Jihadists attack Nigerian governor's convoy
Fighters from the Islamic State West Africa Province (ISWAP) - a splinter group of the Boko Haram jihadist group - on Sunday opened fire on the convoy of Borno state governor Babagana Umara Zulum near the town of Baga on the shores of Lake Chad.
KANO - Jihadists have attacked a convoy of a regional governor in Nigeria's restive northeast, just two days after a similar ambush targeting him left 30 dead, two security sources said Monday.
Fighters from the Islamic State West Africa Province (ISWAP) - a splinter group of the Boko Haram jihadist group - on Sunday opened fire on the convoy of Borno state governor Babagana Umara Zulum near the town of Baga on the shores of Lake Chad, they said.
Zulum was returning from Baga where he had accompanied hundreds of residents who returned to the town they fled in 2014 following deadly jihadist attacks, the sources said.
"The convoy came under attack just 10 kilometres from Baga and security personnel returned fire, forcing the terrorists to flee," a security source in the convoy told AFP.
"It was a brief encounter and only one soldier was hit by a bullet on the shoulder but several vehicles were damaged," said the source, declining to be identified.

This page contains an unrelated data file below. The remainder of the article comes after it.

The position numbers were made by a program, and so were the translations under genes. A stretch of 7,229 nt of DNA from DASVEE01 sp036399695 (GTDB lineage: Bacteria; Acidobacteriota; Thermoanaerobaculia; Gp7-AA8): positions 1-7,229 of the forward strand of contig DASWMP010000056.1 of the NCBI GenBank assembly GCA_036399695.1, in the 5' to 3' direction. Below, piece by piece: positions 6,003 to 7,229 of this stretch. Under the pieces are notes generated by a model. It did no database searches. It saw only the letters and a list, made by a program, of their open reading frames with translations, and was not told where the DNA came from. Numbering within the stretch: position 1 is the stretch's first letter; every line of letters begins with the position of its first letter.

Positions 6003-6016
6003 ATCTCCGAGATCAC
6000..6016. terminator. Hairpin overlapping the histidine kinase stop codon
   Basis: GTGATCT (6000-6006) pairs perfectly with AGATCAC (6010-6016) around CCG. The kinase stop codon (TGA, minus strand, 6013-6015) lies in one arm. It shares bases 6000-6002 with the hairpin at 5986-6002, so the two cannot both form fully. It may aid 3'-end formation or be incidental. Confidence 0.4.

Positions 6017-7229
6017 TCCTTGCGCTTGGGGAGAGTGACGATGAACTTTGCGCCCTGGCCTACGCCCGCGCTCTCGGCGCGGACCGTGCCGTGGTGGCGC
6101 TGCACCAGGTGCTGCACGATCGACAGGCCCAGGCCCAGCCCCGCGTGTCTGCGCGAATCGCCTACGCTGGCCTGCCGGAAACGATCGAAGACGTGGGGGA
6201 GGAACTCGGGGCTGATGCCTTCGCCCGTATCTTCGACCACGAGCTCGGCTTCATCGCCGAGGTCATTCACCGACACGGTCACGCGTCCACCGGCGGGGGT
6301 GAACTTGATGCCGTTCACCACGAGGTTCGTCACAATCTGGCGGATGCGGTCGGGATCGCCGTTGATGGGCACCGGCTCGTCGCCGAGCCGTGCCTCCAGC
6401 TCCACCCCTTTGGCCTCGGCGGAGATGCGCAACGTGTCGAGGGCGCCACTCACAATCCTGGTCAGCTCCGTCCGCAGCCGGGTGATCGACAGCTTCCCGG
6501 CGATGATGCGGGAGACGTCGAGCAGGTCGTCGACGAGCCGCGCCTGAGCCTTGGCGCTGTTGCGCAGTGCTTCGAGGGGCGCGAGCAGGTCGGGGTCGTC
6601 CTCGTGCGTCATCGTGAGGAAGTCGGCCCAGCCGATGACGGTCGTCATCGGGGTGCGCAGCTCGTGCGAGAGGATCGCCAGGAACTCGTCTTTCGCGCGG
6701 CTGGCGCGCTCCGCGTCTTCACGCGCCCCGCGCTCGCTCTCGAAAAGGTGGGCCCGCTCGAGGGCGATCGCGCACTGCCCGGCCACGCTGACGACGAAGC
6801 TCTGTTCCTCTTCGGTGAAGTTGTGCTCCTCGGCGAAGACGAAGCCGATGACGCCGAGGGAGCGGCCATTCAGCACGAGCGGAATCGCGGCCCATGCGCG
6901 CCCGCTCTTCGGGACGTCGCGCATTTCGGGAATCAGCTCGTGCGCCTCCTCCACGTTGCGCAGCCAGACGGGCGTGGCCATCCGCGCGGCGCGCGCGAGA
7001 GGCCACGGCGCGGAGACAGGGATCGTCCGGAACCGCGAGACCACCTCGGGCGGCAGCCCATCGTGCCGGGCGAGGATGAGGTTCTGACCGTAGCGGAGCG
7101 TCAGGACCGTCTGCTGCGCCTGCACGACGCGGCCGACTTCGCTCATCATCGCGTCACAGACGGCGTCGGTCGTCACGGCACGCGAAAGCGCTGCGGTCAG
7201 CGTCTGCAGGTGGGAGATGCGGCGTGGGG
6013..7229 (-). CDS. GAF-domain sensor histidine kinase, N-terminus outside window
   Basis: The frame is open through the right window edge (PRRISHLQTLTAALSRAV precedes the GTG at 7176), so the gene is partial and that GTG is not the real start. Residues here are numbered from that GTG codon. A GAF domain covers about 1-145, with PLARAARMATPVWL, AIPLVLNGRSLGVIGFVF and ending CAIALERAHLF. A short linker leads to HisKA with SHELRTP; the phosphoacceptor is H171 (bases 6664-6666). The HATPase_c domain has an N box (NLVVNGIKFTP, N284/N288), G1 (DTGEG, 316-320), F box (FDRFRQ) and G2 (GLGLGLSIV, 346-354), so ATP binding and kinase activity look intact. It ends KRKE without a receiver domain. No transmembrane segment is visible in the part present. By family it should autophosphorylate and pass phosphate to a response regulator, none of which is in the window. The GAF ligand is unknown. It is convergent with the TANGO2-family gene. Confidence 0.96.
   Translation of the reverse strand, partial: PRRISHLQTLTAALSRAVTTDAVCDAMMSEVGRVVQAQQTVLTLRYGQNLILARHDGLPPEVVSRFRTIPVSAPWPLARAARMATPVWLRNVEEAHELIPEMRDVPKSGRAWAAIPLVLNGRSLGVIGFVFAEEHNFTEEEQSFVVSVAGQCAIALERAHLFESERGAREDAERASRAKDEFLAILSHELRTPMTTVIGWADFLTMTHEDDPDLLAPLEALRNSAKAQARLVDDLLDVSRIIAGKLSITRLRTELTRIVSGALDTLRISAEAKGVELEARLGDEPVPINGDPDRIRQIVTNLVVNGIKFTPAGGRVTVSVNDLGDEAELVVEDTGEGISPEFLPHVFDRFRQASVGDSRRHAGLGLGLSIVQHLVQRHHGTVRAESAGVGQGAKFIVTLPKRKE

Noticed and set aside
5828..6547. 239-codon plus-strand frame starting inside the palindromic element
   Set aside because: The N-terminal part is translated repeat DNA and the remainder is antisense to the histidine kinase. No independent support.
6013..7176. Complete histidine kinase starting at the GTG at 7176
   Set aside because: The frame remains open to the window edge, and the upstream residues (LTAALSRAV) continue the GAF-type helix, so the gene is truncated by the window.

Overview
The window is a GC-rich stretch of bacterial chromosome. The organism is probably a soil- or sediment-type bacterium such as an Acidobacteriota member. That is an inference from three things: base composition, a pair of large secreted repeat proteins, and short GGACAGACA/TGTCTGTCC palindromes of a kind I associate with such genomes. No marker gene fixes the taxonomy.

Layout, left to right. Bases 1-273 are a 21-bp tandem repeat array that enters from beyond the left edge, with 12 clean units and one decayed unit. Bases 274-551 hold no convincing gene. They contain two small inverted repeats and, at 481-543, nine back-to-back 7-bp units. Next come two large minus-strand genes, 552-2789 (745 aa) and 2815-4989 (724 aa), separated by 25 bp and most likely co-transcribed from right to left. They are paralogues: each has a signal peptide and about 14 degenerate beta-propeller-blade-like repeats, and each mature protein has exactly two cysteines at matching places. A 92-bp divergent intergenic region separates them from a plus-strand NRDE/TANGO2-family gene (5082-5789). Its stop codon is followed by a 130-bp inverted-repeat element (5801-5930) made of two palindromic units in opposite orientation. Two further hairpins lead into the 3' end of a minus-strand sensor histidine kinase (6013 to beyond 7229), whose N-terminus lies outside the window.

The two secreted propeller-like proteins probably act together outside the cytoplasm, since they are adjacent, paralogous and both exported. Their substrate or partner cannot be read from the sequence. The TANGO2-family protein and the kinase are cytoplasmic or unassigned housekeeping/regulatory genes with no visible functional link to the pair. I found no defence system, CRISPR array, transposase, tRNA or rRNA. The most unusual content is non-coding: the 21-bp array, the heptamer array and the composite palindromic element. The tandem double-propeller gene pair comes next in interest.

The convoy reached the regional capital Maiduguri on Sunday evening, with vehicles pockmarked by bullets and shattered windshields.
On Friday, Zulum's convoy came under fire by machine guns and rocket-propelled grenades near a military base outside Baga.
That attack left 30 dead, including a dozen policemen, five soldiers, four militiamen and nine civilians, according to security sources.
ISWAP maintains most of its camps on islands inside Lake Chad and the region is known as the group's bastion.
The militant group has recently intensified attacks on military and civilian targets in the region.
In July, Zulum's convoy came under gun attack from ISWAP outside Baga, forcing him to cancel his trip to the town.
The Boko Haram conflict has killed 36,000 people since 2009 with around two million displaced from their homes.
Most of the displaced were forced into squalid camps where they depend on food handouts from international charities.
Local authorities have been encouraging the displaced to return to their homes despite concerns from aid agencies about their safety.
Zulum said last week that feeding the displaced was not financially sustainable, insisting the only option was for them to return and rebuild their homes in order to live a "dignified" life.